The Borgata has been out $10 million ever since poker star Phil Ivey employed a card marking tactic he sees as clever, but the house calls cheating.
Now, the casino has legal permission to seek out the funds in Nevada, as Ivey’s hometown is currently Las Vegas.
U.S. District Judge Noel L. Hillman ruled on Jan. 29 that his 2016 New Jersey decision ordering Ivey to repay his winnings can be entered into court in Nevada.
It’s the latest legal step in a saga that started nearly seven years ago when Ivey and his friend Cheng Yin Sun won $9.6 million playing baccarat and another $504,000 at the craps table at the Atlantic City casino.
But it turned out the two didn’t just come by those large sums out of luck, like most winners of baccarat. Instead, they used a technique known as edge-sorting, which involves noticing practically un-noticeable inconsistencies on the backs of cards, allowing them to tell whether high- or low-value cards were next in the deck, according to court documents. They then used some of the winnings to play craps.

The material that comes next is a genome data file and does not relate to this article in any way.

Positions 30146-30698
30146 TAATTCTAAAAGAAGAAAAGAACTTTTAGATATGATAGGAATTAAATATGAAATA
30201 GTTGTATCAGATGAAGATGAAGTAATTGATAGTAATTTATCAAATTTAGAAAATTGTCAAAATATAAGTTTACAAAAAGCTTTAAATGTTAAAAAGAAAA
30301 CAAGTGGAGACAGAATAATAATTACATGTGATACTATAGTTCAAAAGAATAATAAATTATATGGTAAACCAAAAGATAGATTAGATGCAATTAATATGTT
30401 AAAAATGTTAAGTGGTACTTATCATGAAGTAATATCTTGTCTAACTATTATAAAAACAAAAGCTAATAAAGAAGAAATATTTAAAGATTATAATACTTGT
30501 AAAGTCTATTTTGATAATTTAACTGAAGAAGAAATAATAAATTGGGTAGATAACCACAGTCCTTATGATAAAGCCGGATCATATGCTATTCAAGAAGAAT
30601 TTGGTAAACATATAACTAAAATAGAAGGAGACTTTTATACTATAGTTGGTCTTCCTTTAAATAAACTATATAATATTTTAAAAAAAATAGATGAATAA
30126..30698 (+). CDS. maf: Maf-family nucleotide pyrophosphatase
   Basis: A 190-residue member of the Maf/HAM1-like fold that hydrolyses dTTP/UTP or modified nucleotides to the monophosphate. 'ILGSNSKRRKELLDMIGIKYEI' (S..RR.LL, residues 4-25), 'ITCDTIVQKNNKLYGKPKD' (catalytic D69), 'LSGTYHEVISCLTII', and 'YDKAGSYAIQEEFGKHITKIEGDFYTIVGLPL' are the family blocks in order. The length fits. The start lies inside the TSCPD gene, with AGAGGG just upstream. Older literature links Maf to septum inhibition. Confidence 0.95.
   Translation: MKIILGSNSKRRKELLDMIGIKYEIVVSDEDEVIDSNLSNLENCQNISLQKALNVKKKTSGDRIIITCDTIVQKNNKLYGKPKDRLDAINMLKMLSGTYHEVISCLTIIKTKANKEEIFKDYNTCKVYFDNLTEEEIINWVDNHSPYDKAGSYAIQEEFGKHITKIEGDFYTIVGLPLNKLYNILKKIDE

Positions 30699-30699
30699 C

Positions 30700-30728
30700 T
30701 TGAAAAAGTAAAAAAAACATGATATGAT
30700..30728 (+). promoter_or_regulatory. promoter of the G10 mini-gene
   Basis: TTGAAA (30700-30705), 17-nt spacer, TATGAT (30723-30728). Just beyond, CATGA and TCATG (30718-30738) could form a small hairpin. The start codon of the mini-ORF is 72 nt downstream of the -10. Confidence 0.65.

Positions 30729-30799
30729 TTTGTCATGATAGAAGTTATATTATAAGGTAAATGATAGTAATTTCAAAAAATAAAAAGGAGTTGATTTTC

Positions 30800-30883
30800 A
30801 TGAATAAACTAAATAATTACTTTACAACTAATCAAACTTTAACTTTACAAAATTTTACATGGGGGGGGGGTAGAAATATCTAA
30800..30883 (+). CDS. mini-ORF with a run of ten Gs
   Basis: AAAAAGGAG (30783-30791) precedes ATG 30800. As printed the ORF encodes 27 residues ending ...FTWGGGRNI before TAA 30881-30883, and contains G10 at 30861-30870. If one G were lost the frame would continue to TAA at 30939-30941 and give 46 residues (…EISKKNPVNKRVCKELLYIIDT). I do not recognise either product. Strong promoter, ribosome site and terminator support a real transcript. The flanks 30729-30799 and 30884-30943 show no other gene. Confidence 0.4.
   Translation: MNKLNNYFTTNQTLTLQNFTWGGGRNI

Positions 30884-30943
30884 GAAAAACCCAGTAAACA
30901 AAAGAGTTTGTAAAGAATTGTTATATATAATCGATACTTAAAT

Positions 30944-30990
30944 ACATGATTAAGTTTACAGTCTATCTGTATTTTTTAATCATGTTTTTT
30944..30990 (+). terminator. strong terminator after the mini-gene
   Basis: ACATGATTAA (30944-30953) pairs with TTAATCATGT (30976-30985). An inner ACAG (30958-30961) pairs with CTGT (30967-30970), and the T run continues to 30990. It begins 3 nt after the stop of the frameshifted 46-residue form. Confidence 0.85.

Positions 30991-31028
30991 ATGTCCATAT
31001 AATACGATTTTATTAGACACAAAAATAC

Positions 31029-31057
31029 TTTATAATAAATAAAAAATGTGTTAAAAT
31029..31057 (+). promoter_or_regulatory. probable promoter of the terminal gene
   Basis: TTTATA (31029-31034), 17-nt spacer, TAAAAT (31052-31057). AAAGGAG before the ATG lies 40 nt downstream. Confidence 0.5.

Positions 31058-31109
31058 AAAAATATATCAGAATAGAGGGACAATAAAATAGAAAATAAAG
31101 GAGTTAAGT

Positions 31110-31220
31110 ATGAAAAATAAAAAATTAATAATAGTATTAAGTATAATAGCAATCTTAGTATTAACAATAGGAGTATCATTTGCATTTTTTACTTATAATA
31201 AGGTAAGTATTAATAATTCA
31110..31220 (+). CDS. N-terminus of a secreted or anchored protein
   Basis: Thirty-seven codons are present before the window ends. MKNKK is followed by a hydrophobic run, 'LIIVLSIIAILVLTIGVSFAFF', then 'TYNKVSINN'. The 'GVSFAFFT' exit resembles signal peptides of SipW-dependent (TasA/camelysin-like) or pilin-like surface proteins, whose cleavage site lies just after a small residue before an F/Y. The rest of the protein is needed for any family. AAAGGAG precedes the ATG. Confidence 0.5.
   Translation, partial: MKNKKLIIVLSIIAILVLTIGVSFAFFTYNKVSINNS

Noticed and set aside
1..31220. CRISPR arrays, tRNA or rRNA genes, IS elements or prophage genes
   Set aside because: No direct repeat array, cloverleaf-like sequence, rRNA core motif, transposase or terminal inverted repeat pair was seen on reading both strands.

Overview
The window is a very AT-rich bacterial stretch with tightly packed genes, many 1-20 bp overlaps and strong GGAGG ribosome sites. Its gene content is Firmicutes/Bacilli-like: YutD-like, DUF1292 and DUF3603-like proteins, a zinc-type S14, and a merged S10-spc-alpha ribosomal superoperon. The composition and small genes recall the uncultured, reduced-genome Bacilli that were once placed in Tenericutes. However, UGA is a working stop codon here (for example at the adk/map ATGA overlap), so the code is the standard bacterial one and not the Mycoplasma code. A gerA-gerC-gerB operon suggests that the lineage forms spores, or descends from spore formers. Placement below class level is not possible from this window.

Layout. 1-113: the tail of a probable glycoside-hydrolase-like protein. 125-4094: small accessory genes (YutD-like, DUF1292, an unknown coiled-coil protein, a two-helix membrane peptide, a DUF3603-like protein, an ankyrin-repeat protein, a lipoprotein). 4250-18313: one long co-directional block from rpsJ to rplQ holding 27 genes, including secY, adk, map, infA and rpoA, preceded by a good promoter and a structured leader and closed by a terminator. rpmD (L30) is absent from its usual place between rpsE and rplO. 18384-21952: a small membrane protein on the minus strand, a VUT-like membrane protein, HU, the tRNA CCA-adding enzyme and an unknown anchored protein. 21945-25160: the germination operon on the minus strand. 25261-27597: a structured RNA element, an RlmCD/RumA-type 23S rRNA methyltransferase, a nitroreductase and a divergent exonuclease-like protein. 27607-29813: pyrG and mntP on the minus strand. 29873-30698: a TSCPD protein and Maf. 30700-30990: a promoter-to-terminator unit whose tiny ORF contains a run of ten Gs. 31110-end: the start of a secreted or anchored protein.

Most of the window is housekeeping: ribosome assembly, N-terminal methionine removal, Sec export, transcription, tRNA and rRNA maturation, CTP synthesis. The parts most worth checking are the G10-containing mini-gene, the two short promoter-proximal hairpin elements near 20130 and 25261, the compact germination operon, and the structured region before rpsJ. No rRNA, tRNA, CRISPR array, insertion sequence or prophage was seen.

That’s not fraud, Hillman ruled in 2016. But the act does breach state’s Casino Controls Act’s standards prohibiting marking cards.
Ivey, who graduated from Old Bridge High School, countersued the casino, arguing the responsibility was on the house to know its cards had inconsistencies. To him, having a keen eye wasn’t breaking the rules.
But he also took extra measures to make sure he knew the deck like the back of his hand. Ivey allegedly demanded Sun sit with him at all times, that only one deck of cards known to lack perfect symmetry be used and that they be shuffled with an automatic device, which keeps the cards oriented the same way, according to court documents.
Ivey bet $50,000 and walked away with $2.4 million during his first visit to play in 2012. He returned in May, July and October, once winning $4.8 million in just 16 hours.
The 42-year-old is one of the world’s most successful poker players, winning 10 World Series of poker bracelets, and one World Poker Tour title.
The Borgata became suspicious when they heard Ivey pulled a similar scheme in London, and filed suit against him. In 2016, a federal judge ruled Ivey would have to hand over the $10.1 million
Ivey and Sun have appealed the decision.
An attorney for Ivey did not immediately return a request for comment Friday afternoon. An attorney for the Borgata said the casino does not comment on on-going litigation.